Hot Water Bottles vs Electric Blanket
Every winter there is a big debate. Which is better: A hot water bottle or an electric blanket? Each has their merits and everyone has their preferences, but in case you're having trouble deciding here are some points to consider.
Hot Water Bottle
Hot water bottles are portable, which means it is easy to take them with you from room to room, in the car, inside your coat when you go out (no one will notice a stealth hot water bottle!) or camping.
Hot water bottles provide localised warmth, which is especially good for aches, pains and cramps. They can also help you to relax and even help you fall asleep quickly when placed at your feet as warm feet triggers the release of melatonin (the sleep hormone) in the brain. You can also use it with pets, tucked into their bedding, though with caution.
A hot water bottle is generally cheaper than an electric blanket, the price ranging from $10 - $40; it also uses less energy than an electric blanket, and can be filled with warm tap water or left over kettle water from making a cup of tea. It is multi-purpose, you can use it for cold therapy, not just hot, or you can use a small one to warm your pockets on frigid days.
It’s hard to prevent the inevitable, a hot water bottle cools down after a while, though with a cover it will stay warm for hours. It could burn you if you heat it too much, put too much pressure on it or over-fill it which could cause it to burst, or it could leak, though this is unlikely with Fashy bottles, as they are made from high-grade thermoplastic and have a jointless neck, but if you don’t screw the cap on properly, or pierce it, it could leak. It only provides localised warmth, which is bad for pre-warming the whole bed, and you should take it out before going to bed.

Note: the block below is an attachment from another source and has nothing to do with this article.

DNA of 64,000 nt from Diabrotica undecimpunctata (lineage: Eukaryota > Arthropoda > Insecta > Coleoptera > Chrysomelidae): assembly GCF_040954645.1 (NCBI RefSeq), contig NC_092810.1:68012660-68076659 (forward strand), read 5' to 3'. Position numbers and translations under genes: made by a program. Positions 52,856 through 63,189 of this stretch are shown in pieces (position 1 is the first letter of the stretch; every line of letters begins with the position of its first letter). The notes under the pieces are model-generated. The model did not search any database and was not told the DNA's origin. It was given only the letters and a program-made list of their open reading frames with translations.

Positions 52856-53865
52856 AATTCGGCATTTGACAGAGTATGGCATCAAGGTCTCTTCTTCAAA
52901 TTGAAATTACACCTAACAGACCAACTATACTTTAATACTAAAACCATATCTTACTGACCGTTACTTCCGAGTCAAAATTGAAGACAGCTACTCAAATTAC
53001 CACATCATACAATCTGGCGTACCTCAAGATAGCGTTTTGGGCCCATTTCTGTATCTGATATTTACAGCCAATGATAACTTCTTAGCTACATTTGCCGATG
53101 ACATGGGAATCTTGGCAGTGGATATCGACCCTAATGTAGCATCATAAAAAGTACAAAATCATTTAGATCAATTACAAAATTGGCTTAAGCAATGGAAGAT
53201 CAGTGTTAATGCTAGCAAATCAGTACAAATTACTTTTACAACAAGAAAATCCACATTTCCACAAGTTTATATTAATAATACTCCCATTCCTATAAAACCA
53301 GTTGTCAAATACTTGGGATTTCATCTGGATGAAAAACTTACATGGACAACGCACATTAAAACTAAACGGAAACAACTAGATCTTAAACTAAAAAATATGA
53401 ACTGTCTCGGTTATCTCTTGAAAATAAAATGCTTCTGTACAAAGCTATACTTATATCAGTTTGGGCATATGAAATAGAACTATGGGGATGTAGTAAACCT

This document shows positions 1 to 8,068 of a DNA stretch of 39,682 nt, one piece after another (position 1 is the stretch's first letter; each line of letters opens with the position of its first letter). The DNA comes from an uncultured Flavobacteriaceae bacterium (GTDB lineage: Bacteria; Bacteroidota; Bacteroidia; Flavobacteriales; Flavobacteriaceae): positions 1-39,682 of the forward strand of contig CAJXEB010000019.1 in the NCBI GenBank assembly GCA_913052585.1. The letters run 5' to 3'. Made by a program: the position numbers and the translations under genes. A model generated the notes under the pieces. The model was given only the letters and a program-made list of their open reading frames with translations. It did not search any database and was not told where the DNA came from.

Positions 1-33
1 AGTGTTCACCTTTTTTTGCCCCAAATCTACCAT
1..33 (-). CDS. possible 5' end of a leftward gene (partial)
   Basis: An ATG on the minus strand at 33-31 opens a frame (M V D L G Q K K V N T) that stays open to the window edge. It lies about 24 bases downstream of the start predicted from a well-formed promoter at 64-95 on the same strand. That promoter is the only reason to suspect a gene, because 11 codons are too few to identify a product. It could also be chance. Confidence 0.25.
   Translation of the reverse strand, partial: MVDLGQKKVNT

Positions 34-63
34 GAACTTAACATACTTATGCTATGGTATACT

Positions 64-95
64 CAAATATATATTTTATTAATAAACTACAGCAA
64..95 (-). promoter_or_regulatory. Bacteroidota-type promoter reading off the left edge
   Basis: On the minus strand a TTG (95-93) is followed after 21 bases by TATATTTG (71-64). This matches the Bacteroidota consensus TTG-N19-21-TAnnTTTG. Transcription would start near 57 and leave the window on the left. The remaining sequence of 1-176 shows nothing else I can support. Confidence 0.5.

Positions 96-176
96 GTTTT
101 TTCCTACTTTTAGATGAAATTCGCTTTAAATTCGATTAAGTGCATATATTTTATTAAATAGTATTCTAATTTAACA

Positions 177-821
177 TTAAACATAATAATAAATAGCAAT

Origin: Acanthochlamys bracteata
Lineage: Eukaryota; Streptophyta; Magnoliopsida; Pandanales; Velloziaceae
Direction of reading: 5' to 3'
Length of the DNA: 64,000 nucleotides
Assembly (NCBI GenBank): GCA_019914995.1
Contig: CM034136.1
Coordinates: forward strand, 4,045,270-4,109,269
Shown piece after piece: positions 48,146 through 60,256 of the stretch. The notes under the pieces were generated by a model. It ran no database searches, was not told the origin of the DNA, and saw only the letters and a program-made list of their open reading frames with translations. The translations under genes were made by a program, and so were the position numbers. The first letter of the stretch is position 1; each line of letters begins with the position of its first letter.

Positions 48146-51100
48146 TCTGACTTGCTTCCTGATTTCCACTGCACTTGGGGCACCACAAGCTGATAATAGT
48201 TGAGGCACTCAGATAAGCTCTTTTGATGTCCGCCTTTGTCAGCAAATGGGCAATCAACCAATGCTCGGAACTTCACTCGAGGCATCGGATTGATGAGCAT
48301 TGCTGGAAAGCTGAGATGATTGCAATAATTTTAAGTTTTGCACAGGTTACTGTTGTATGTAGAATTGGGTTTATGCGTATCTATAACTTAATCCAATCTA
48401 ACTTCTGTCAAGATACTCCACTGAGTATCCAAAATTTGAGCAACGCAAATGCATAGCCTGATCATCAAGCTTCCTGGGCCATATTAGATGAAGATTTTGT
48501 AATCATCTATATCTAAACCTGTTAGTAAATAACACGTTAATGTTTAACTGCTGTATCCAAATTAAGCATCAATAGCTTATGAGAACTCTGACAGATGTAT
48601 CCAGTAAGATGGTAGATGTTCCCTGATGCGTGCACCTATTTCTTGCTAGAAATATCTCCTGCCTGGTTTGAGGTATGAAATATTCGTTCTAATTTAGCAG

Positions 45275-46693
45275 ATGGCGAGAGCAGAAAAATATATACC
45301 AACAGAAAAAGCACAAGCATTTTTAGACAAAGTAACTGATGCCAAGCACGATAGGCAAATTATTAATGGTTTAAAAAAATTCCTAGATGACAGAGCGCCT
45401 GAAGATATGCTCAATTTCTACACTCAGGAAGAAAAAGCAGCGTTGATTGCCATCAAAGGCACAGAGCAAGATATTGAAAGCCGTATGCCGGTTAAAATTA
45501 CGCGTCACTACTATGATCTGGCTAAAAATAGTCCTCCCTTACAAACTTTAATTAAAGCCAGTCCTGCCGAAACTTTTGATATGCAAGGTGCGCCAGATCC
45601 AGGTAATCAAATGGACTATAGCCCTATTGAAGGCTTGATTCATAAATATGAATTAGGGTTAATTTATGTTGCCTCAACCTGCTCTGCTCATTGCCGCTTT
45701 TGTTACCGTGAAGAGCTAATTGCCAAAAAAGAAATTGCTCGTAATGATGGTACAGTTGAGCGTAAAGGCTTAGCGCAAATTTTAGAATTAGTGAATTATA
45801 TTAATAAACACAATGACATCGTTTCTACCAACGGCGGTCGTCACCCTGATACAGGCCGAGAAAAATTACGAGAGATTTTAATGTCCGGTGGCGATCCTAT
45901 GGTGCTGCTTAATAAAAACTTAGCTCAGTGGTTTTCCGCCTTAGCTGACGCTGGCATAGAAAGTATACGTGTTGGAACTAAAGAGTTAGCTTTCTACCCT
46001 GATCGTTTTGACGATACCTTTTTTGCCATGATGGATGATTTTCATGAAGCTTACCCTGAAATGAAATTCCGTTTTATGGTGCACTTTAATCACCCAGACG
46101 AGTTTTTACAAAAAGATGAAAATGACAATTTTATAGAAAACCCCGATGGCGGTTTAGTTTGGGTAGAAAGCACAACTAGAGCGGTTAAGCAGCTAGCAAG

Electric blankets warm up the whole bed, instead of one small area. It never cools down, as long as it’s still running. You can have it running overnight, just on a low heat.
Electric blankets could burn you if put on a hot temperature. They are not recommended for people with certain medical conditions such as diabetes, pregnancy or pacemakers or small children or the elderly as they cannot sense the blanket once it overheats. It uses electricity, which means it’s not very portable and is a constant expense. They are quite expensive to purchase, the price range being $35 - $300 depending on the model. It is a potential fire hazard, and there is a chance of being zapped or electrocuted, though both are low for modern models. You can’t have any pets on or near it, as their claws could pierce the blanket’s wiring.
I hope these arguments for and against both the hot water bottle and the electric blanket have helped you decide what suits you and your family best so that you can all stay toasty warm over winter while keeping energy costs down and not having to crank up the heater!